Friday, February 16, 2018

100% clean, renewable energy is cheaper

A new analysis by Stanford University professor Mark Z. Jacobson and colleagues shows that the world can be powered by 100% clean, renewable energy, with today's technology.


The analysis looks at different pathways, using different ways of energy generation (by wind, water and sunlight), in combination with storage, transmission, and demand response, concluding that the world can also be powered by 100% clean, renewable energy at a lower cost than a BAU (Business-As-Usual) scenario dominated by fossil fuel.

“Based on these results, I can more confidently state that there is no technical or economic barrier to transitioning the entire world to 100% clean, renewable energy with a stable electric grid at low cost,” says Mark Jacobson.

[ image added May 2018, see video ]
Moreover, the price of fuel currently excludes the cost of health and climate damage caused by fuel. When including these costs, the cost of clean, renewable energy is ¼ the cost of BAU. Since clean, renewable energy uses 43%-58% fewer kWh, it is ⅛ the cost of fuel.

[ brightened image, added May 2018, see video ]
The price of fuel looks set to go up over time due to decreasing economies of scale for fuel and due to the cost of conflict associated with fuel. As an example, a 2017 report puts the cost of U.S. military intervention in Syria, Iraq, Afghanistan, and Pakistan over the period FY2001-FY2018 at $5.6 trillion, or $23,386 for the average taxpayer. The report adds that, unlike past US wars, these wars have been paid for largely through borrowing. The $5.6 trillion includes the interest the US has already paid on this debt, but it does not include projected future interest. Even if the US stopped spending money on these wars right now, cumulated interest costs on borrowing will ultimately add more than $7.9 trillion to the national debt over the next several decades.

Meanwhile, the price of clean, renewable energy looks set to keep coming down, in line with ongoing innovation, efficiency improvements and economies of scale. Examples are induction cooking, batteries, heat pumps, LED lights, refrigeration and smelters.

Local feebates can most effectively and rapidly achieve the necessary transition to clean, renewable energy. One example is to impose fees on sales of fuel, with the revenues used to fund rebates on local supply of clean, renewable energy. Another example is to impose fees on registration of vehicles with internal combustion engines, with the revenues used to fund rebates on registration of battery-electric vehicles. Local feebates can best help areas each get their preferred mix (of local supply/storage, of grid interconnection and imports/exports of electricity, and of demand response).

The Climate Plan calls for dramatic cuts in emissions through such policies, while also calling for further lines of action. For more on the benefits of feebates, see the feebates and policies pages.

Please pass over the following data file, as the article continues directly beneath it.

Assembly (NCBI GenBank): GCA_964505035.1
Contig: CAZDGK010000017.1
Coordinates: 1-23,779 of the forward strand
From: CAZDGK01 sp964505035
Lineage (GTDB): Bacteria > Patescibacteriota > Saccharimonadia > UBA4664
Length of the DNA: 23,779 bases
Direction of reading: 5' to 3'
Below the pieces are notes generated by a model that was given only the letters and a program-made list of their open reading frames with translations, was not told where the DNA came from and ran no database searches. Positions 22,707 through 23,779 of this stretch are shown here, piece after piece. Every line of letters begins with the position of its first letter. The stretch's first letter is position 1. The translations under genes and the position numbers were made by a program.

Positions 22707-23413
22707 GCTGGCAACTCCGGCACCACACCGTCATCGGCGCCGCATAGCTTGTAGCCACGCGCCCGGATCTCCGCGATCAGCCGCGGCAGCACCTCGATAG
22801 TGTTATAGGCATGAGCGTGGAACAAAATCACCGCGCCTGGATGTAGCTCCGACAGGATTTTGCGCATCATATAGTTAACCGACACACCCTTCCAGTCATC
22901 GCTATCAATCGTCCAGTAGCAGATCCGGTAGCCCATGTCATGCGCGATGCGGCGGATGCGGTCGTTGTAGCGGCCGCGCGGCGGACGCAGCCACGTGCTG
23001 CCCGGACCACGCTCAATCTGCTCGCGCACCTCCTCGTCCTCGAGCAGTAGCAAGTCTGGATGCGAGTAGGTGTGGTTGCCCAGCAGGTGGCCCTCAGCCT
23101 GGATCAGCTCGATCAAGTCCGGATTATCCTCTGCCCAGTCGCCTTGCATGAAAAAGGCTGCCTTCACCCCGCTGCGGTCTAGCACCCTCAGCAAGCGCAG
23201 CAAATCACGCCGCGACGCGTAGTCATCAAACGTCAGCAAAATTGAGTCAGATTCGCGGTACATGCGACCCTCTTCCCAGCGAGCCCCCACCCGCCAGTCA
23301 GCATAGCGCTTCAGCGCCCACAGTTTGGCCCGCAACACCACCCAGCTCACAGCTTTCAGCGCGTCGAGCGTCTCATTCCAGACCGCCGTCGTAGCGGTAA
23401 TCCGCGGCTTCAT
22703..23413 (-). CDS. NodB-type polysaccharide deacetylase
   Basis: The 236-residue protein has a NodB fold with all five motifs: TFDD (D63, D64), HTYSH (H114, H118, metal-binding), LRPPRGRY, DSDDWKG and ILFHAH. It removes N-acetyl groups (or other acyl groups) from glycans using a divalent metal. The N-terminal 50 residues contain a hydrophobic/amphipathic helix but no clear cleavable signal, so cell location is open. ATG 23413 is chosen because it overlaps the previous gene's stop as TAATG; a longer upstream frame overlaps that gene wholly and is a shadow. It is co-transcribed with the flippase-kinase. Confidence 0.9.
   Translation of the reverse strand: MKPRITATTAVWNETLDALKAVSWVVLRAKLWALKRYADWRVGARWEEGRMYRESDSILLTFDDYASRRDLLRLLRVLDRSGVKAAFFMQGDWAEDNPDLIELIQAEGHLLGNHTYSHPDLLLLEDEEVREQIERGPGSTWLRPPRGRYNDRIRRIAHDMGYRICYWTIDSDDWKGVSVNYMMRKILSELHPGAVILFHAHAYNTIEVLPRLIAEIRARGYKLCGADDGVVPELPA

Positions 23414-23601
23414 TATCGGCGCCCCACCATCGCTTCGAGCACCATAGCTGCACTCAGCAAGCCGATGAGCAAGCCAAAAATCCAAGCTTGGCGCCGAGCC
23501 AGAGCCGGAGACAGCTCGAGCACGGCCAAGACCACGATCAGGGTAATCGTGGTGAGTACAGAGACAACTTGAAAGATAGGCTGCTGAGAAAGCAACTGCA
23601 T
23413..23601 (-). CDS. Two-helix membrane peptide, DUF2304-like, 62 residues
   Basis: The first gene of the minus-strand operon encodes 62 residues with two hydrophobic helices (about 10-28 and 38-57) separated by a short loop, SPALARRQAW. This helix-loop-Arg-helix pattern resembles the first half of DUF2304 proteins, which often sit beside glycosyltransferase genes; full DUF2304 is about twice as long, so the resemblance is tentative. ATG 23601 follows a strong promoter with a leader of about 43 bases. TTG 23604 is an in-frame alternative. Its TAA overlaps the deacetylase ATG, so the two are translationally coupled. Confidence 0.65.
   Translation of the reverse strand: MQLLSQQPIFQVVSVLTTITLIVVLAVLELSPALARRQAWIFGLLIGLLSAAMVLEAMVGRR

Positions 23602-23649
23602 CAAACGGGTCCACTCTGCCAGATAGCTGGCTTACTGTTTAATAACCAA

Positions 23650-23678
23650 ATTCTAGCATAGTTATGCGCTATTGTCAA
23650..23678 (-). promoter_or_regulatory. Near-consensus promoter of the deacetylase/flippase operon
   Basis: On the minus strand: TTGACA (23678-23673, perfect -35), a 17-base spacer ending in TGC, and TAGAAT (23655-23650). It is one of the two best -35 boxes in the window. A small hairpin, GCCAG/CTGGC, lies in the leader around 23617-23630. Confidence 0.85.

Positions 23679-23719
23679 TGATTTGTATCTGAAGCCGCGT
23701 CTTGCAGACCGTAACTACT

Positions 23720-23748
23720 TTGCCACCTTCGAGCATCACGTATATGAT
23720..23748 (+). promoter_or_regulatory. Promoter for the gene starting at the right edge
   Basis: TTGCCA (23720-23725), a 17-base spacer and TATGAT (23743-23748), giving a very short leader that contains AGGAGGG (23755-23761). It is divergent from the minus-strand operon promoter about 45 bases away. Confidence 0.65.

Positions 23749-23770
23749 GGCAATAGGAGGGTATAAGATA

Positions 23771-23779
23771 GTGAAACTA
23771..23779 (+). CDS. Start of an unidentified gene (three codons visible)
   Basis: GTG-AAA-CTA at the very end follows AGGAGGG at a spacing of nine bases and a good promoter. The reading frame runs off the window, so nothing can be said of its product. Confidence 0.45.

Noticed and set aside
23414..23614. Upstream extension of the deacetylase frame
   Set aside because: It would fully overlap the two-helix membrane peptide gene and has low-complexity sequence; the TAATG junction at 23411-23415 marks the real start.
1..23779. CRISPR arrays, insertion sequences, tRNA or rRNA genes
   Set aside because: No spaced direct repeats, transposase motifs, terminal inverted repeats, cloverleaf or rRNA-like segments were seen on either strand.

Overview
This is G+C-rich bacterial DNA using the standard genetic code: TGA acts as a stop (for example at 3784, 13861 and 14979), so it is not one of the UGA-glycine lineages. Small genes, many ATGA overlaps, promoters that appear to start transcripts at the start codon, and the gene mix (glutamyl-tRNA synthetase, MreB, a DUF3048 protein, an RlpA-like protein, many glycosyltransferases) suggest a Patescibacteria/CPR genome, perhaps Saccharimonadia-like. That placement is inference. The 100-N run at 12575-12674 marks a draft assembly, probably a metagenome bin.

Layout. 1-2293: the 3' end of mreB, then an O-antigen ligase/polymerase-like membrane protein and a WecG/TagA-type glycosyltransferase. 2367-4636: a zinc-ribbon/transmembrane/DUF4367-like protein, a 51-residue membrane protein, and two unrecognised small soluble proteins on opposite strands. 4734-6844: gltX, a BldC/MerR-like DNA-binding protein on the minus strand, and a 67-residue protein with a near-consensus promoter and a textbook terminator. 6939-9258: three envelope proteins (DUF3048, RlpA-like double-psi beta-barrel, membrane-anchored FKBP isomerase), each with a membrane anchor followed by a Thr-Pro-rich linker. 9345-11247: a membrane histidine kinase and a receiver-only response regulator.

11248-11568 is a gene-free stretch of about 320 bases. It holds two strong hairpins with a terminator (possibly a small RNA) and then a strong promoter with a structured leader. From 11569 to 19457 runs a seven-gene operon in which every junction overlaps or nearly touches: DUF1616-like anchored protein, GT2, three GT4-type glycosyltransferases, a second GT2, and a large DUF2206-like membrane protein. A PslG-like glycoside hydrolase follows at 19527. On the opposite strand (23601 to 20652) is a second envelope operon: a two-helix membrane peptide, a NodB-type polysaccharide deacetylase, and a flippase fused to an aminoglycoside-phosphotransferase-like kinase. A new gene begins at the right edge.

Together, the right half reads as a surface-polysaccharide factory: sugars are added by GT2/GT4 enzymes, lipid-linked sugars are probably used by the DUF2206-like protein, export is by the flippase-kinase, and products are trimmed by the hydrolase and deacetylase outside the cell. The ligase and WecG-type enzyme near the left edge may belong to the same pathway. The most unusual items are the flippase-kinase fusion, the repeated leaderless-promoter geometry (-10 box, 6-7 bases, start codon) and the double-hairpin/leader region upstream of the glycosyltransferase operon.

[ image from Renewables ]
100% clean & renewable energy is technically feasible and more attractive economically, more healthy, and will provide more jobs and more robust, stable and lower-cost energy with greater energy independence and security and with less need for land, water and imports. Moreover, it will dramatically reduce harmful pollution and emissions, which is absolutely imperative in the light of the urgent need to act on global warming.

Feel encouraged to discuss things further at the following groups at facebook:
facebook.com/groups/Renewables
facebook.com/groups/ElectricTransport
facebook.com/groups/biochar
facebook.com/groups/ClimateAlert
facebook.com/groups/ArcticNews
facebook.com/groups/geoengineering


Links

• Climate Plan
https://arctic-news.blogspot.com/p/climateplan.html

• Matching demand with supply at low cost in 139 countries among 20 world regions with 100% intermittent wind, water, and sunlight (WWS) for all purposes, by Mark Z. Jacobson et al.
https://www.sciencedirect.com/science/article/pii/S0960148118301526

• Stanford engineers develop a new method of keeping the lights on if the world turns to 100% clean, renewable energy
https://news.stanford.edu/2018/02/08/avoiding-blackouts-100-renewable-energy

• Costs of War project, Brown University’s Watson Institute for International and Public Affairs
http://watson.brown.edu/costsofwar/

• Rapid Transition to a Clean World
https://arctic-news.blogspot.com/2015/11/rapid-transition-to-a-clean-world.html

• Roadmap for Repowering California for all Purposes with Wind, Water, and Sunlight
https://arctic-news.blogspot.com/2014/06/roadmap-for-repowering-california-for-all-purposes-with-wind-water-and-sunlight.html

• Feebates
https://arctic-news.blogspot.com/p/feebates.html

• Policies
https://arctic-news.blogspot.com/p/policies.html

•  Professor Mark Z. Jacobson speaks at Cupertino Rotary, California, May 9, 2018
https://vimeo.com/269302931




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